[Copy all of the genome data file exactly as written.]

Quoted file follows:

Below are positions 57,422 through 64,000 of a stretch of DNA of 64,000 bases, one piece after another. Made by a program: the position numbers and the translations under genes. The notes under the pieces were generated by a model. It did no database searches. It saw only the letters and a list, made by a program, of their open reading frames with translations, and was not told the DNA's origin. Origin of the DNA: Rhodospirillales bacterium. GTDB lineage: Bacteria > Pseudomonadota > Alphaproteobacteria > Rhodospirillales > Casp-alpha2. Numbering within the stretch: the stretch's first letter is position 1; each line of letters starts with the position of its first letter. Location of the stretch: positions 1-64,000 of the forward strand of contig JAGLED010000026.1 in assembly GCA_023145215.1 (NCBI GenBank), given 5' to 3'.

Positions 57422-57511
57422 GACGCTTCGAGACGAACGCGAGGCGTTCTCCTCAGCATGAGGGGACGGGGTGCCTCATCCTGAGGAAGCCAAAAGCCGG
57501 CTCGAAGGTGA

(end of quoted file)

Below are positions 57,422 through 64,000 of a stretch of DNA of 64,000 bases, one piece after another. Made by a program: the position numbers and the translations under genes. The notes under the pieces were generated by a model. It did no database searches. It saw only the letters and a list, made by a program, of their open reading frames with translations, and was not told the DNA's origin. Origin of the DNA: Rhodospirillales bacterium. GTDB lineage: Bacteria > Pseudomonadota > Alphaproteobacteria > Rhodospirillales > Casp-alpha2. Numbering within the stretch: the stretch's first letter is position 1; each line of letters starts with the position of its first letter. Location of the stretch: positions 1-64,000 of the forward strand of contig JAGLED010000026.1 in assembly GCA_023145215.1 (NCBI GenBank), given 5' to 3'.

Positions 57422-57511
57422 GACGCTTCGAGACGAACGCGAGGCGTTCTCCTCAGCATGAGGGGACGGGGTGCCTCATCCTGAGGAAGCCAAAAGCCGG
57501 CTCGAAGGTGA